This lengthy fantasy quest does drag its feet here and there but Brooks can’t be accused of failing to entertain. The heroic characters are creatively different, their adversaries are inventively sinister and diverse, and the imaginative geographical features provide vivid settings to portray the tense life and death confrontations between forces of good and evil.
Continuing from the second book, ‘The Elfstones’, the storyline jumps ahead about twenty years, to follow Brin and Jair, the daughter and son of that book’s hero Wil Ohmsford. These youngsters possess their own type of magic ‘The Wishsong’; by imagining wished-for phenomena to occur while singing or humming, they will manifest in reality or be perceived to manifest. This can be as innocuous as making the bud of a flower come into bloom or having hundreds of spiders crawl all over an adversary to his maddening distraction.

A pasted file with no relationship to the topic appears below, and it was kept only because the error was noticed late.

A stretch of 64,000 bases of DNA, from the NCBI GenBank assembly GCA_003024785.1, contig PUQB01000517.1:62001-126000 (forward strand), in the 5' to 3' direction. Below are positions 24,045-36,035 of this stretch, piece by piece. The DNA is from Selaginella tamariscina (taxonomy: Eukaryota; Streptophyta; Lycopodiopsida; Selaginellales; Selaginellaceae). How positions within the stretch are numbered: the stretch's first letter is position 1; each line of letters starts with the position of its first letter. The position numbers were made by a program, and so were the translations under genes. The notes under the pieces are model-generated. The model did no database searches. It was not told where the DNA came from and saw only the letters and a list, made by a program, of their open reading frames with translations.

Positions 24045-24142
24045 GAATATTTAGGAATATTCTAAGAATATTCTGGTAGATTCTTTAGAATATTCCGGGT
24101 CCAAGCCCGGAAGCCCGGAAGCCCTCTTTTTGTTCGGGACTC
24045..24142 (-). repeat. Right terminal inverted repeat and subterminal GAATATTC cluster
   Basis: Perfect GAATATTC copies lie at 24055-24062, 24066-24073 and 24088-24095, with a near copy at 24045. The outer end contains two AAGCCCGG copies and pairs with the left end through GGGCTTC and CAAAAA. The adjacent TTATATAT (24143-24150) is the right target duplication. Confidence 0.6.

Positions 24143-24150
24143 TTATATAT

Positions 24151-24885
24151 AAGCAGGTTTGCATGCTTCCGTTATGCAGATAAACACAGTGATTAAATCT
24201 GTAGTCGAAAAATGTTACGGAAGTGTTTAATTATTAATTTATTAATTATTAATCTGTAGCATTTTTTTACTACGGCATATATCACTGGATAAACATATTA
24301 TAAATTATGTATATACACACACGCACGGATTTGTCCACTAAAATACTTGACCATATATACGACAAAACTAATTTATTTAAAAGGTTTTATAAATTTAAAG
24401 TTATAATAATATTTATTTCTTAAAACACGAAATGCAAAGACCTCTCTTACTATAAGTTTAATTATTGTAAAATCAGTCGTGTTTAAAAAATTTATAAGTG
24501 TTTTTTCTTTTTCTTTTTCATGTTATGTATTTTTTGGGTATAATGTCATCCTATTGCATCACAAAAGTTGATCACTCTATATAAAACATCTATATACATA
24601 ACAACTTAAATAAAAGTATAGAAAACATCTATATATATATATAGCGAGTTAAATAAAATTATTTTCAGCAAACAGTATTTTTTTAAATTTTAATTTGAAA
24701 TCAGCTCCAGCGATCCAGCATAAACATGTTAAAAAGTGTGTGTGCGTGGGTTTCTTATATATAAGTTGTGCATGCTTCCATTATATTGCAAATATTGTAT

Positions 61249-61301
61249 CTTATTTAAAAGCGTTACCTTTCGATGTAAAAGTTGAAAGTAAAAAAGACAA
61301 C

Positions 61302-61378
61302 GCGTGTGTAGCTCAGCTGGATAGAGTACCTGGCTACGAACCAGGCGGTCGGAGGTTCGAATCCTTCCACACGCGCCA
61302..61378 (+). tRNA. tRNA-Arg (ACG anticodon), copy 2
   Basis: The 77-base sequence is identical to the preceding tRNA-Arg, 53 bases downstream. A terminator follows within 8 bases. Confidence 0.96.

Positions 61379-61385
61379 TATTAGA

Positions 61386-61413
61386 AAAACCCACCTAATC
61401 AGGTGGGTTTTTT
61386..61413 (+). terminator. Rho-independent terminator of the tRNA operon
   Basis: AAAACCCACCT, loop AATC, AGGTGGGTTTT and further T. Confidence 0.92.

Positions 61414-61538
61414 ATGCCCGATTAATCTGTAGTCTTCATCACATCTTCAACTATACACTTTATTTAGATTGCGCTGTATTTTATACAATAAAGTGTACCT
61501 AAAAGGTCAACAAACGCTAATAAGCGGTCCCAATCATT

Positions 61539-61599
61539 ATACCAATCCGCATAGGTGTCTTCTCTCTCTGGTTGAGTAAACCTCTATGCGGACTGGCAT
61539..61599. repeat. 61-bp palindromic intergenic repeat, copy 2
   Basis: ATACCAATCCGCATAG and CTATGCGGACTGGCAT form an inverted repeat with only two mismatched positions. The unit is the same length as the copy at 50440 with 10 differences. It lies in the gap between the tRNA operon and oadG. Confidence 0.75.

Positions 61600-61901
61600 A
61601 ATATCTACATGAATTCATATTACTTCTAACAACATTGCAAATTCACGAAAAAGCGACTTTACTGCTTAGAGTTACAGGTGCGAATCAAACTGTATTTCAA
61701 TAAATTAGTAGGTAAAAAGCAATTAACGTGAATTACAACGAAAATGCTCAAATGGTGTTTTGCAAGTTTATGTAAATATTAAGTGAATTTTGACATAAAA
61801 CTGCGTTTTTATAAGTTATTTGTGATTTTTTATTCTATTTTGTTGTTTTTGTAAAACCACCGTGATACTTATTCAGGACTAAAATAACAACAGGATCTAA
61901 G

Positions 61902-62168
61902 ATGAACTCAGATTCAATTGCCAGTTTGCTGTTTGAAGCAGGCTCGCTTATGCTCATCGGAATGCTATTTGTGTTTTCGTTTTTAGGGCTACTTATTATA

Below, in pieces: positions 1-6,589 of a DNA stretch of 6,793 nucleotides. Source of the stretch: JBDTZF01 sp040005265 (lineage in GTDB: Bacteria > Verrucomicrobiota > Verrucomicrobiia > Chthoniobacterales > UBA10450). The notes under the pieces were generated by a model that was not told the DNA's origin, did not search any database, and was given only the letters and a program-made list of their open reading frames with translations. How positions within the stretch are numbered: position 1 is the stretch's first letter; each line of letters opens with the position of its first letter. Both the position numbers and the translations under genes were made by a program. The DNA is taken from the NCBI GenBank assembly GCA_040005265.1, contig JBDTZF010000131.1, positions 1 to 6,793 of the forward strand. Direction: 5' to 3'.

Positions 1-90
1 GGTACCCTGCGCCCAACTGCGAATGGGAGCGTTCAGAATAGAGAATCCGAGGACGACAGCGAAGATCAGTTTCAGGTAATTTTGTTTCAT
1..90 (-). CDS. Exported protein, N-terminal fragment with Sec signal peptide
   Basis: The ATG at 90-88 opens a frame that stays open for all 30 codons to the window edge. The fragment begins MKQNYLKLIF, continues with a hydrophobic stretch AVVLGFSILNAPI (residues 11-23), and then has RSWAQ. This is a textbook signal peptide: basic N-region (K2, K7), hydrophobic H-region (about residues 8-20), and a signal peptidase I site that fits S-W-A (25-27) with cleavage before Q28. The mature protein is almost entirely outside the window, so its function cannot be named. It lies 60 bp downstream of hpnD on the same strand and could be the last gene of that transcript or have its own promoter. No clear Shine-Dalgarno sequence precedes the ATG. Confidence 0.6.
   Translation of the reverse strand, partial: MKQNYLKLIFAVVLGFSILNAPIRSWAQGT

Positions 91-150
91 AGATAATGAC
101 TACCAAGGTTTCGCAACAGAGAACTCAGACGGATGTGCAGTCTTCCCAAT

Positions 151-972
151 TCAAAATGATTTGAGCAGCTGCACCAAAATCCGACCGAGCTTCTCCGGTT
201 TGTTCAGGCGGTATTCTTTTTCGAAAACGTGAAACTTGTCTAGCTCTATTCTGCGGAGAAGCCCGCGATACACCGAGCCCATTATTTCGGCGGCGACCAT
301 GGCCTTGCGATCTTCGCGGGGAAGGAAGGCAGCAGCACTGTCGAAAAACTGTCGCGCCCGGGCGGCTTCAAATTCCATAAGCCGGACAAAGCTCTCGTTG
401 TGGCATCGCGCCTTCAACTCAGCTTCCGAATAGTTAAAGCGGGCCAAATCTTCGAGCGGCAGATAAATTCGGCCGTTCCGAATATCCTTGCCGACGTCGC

The goal of the heroic quest is to reach the location of the Ildatch, an ancient volume of formulae for practicing and controlling evil powers. The book must be destroyed. Doing so will accomplish the destruction of all its evil creatures and creations. This assignment is given to Brin Ohmsford who takes it on with brave determination. Setting out on a separate supportive quest (unbeknownst to Brin) is her brother Jair. The narrative shifts back and forth between the two different but parallel quests which culminate in the final chapters. The only character to reappear from the previous books is the Druid Allanon who plays a major and often mysterious role in attempting to achieve the Ohmsfords’ objectives and their very survival. Although there are a number of strange characters, the strangest is an enormous cat, Whisper, who can read minds and turn invisible! Although it is the third book of the trilogy, this book can be enjoyed independent of the others.